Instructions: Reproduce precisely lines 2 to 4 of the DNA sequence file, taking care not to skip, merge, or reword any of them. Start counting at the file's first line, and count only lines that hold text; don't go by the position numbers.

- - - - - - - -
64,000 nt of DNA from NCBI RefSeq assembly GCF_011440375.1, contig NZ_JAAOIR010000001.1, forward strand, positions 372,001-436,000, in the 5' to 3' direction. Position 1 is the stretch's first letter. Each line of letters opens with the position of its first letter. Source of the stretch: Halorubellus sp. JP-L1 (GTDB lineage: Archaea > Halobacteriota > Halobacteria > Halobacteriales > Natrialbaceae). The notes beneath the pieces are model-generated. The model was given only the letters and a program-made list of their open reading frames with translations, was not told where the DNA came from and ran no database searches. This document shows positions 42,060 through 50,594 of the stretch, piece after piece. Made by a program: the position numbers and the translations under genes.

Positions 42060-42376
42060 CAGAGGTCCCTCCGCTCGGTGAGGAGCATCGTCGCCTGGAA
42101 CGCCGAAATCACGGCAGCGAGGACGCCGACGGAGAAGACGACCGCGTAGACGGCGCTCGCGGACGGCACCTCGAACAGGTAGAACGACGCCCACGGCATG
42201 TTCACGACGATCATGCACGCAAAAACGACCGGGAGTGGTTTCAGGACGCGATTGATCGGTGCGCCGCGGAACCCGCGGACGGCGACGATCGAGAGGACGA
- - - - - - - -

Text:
Positions 42060-42376
42060 CAGAGGTCCCTCCGCTCGGTGAGGAGCATCGTCGCCTGGAA
42101 CGCCGAAATCACGGCAGCGAGGACGCCGACGGAGAAGACGACCGCGTAGACGGCGCTCGCGGACGGCACCTCGAACAGGTAGAACGACGCCCACGGCATG